We are now able to have worship in person! Please join us at 8 AM or 9:30 AM, for Holy Eucharist Rite I (8 am) and Holy Eucharist Rite II (9:30 am) service each Sunday, as well as online at Facebook Live, at the link below:
The online Facebook service is about 45-50 minutes in length, followed by a Zoom coffee hour.
Please join us for worship and fellowship!
For any seasonal liturgies, please see the home page.
Contact firstname.lastname@example.org with questions about accessing our worship services through Facebook, or joining our virtual (Zoom) coffee hour after Sunday prayer.
Grant us always to seek the truth, come whence it may, cost what it will. You probably know that Christmas is the shortest liturgical season of the year. You may know this because you pay attention or from the Twelve Days of Christmas song, or Shakespeare’s Twelfth Night play; but so, it is. Now because it is very short, we don’t often get a Christmas 2 Sunday with its readings, but we have one this year. Some of you may also know we had a choice of three different Gospel passages. I figured we probably haven’t heard this story very often. I also know that Episcopalians are unlikely to read their bibles. We tend to trust that we have read the most important parts. As we look at this somewhat obscure Gospel, a bit of explanation feels necessary. Because we read the nativity story of Luke each year and it…Read Full Sermon
Today is the third day of the 12 days of Christmas. Liturgically, it is the first Sunday of Christmas. I want to first say that the Gospel of John is amazing. Sometimes that is all there is to say. This portion of Scripture we just heard is called the prologue of John’s Gospel. Each Gospel has a different flare, a different flavor, as each writer presents, as it were, a different refraction of the divine light, a different dimension of the meaning of Jesus Christ. Luke’s gives us the nativity and is all about being on the journey. Mark’s Gospel begins with John the Baptist and making the path straight. Matthew’s Gospel is centered on the genealogy of Jesus (curiously through Joseph, to trace a line from David), and positions Jesus as both the New Moses, and the light to all the nations, because we also have the story of…Read Full Sermon
Merry Christmas! It feels good to say it. So, let’s say it again. Merry Christmas! On this day, in this year, at this time, I am glad to be able to call myself a Christian; it gives me joy. I’m not the best at being a Christian, maybe it’s all just aspirational. (Thank God that that is not the test for ordination.) Still, I get to call myself a Christian, and not only is that helpful to me, but it makes me really glad and hopeful. My hope and prayer is that it also brings you joy, a true gift. There will be some who do not see the joy and merriness in this night and day in this year 2020–as if because we cannot worship or gather together that somehow this is not Christmas. There is an implicit scoff, “what about it is merry?” When you can’t be with…Read Full Sermon
Purify our conscience, Almighty God, by your daily visitation, that your Son Jesus Christ, at his coming, may find in us a mansion prepared for himself; who lives and reigns with you, in the unity of the Holy Spirit, one God, now and for ever. Amen. You may have read my frequent statement in our News of the Week —a thing that has been going around church social media– “The building is closed; the church is open.” This is where we are, where we find ourselves. We may be upset that our church building is closed, but a church building more than most other places is a giant petri dish that will spread this virus. To gather in our normal way is be inside a building with a whole bunch of people, generally close to each other (hugging during the peace), sharing air, in particular sharing air while singing, with…Read Full Sermon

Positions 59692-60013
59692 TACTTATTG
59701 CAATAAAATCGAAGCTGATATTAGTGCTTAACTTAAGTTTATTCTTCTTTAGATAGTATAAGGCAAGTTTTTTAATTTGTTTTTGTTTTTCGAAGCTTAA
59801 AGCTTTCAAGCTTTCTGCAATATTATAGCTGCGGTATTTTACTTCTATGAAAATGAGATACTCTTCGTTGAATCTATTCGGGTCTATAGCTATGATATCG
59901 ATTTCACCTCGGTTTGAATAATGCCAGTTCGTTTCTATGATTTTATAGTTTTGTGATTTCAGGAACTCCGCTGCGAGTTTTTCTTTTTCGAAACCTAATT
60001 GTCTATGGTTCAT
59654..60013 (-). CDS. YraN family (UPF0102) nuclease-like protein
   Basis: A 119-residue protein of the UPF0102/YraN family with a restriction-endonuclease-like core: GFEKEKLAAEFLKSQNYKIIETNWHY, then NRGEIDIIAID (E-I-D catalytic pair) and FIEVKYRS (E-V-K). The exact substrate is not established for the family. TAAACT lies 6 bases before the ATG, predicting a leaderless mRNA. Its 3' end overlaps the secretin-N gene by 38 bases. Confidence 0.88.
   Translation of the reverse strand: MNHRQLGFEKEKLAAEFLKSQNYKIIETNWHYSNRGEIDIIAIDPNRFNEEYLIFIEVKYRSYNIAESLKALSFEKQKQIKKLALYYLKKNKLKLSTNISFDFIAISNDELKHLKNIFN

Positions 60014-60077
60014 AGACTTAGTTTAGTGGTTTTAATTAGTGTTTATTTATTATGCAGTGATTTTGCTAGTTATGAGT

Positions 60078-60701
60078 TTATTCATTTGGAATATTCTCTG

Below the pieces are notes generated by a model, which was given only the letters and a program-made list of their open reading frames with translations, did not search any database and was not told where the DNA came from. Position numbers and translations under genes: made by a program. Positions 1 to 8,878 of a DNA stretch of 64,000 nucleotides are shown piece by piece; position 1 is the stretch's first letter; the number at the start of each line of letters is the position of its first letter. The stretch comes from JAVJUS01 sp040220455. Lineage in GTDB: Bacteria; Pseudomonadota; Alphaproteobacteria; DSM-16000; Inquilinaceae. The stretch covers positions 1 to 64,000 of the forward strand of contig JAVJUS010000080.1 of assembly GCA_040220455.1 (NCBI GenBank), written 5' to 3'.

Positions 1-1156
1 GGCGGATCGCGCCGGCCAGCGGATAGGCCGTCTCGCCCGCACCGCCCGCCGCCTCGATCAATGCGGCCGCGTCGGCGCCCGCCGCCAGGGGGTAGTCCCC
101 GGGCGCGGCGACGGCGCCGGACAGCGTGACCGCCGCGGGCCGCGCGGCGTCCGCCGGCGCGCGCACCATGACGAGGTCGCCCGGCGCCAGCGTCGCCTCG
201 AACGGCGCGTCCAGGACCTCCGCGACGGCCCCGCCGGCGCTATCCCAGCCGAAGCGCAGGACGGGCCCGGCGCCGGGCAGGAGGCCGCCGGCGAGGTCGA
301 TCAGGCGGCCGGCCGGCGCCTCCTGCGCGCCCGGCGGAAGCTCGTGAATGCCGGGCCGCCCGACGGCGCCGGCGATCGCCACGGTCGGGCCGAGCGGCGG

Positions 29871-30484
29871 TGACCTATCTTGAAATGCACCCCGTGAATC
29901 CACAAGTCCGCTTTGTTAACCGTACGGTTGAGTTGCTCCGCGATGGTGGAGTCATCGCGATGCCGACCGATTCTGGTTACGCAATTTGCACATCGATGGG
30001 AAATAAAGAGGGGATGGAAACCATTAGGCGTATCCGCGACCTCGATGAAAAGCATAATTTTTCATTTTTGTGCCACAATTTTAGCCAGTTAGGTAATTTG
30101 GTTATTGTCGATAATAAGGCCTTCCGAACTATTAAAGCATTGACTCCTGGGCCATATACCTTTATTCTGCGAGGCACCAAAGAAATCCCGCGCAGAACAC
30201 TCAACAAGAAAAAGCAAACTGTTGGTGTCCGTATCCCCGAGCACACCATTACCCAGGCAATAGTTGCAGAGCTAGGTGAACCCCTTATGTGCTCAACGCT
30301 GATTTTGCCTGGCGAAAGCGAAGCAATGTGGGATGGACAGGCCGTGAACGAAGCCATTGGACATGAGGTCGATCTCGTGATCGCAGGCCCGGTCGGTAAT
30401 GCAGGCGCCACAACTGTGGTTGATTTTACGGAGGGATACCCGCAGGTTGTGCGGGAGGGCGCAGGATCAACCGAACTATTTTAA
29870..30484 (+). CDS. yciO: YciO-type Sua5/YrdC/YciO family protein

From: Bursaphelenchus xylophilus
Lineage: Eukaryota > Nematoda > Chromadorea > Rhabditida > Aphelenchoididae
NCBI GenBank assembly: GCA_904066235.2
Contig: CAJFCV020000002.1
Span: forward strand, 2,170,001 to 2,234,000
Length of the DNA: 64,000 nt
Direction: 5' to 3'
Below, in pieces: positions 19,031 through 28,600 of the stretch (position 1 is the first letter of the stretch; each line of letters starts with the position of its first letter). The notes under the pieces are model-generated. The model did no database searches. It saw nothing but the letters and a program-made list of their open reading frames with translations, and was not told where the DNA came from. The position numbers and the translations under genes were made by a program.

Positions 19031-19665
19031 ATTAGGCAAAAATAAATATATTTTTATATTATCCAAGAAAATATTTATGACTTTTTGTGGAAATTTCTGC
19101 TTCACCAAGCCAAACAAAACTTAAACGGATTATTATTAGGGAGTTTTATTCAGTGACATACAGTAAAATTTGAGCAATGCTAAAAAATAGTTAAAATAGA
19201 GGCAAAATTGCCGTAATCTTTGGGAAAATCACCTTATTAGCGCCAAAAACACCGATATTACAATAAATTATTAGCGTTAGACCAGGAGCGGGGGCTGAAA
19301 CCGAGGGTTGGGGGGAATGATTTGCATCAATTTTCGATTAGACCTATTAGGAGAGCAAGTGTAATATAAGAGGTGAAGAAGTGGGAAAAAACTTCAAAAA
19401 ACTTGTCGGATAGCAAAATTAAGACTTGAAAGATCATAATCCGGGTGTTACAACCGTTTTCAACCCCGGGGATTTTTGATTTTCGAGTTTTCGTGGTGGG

The phrase “all politics is local” is commonly used about politics of the United States. … The former Speaker of the House of Representatives Tip O’Neill is most closely associated with this phrase; perhaps he coined it. I find it full of truth. There is also a statement made by Karl Barth, a Swiss theologian from the early to mid-20th century, who wrote “Take your Bible and take your newspaper, and read both. But interpret newspapers from your Bible.” Of course, the unsaid part of that reasoning is to not interpret your Bible through the lens of your newspaper. I have been mulling these sayings or expressions around in my head… I’m sure in light of the election. Along with these expressions is the very simple thing that I had heard many times before and heard again fresh on Wednesday morning from Bishop Greg, which is that regardless of the…Read Full Sermon
All Saints is a principal feast. This means it is one of the high holy days of the Christian year. And unlike days like Christmas and Easter, most people don’t really know what we are doing today on All Saints’ Day, other than, and very frankly said, celebrating those people who have died before us. What might be helpful is a brief march through history, and an explanation of where Anglicans find themselves…. In the earliest of Christian days, it was Christian martyrs who were viewed as Saints. This is why we hold Saint Stephen to be so very important to the faith, as the first Christian martyr. You see illusions to this in the reading we had today from the Revelation to St. John. Referring to saints only as the martyrs continued for the first couple of hundred years of Christianity. By the 3rd century, people began to include…Read Full Sermon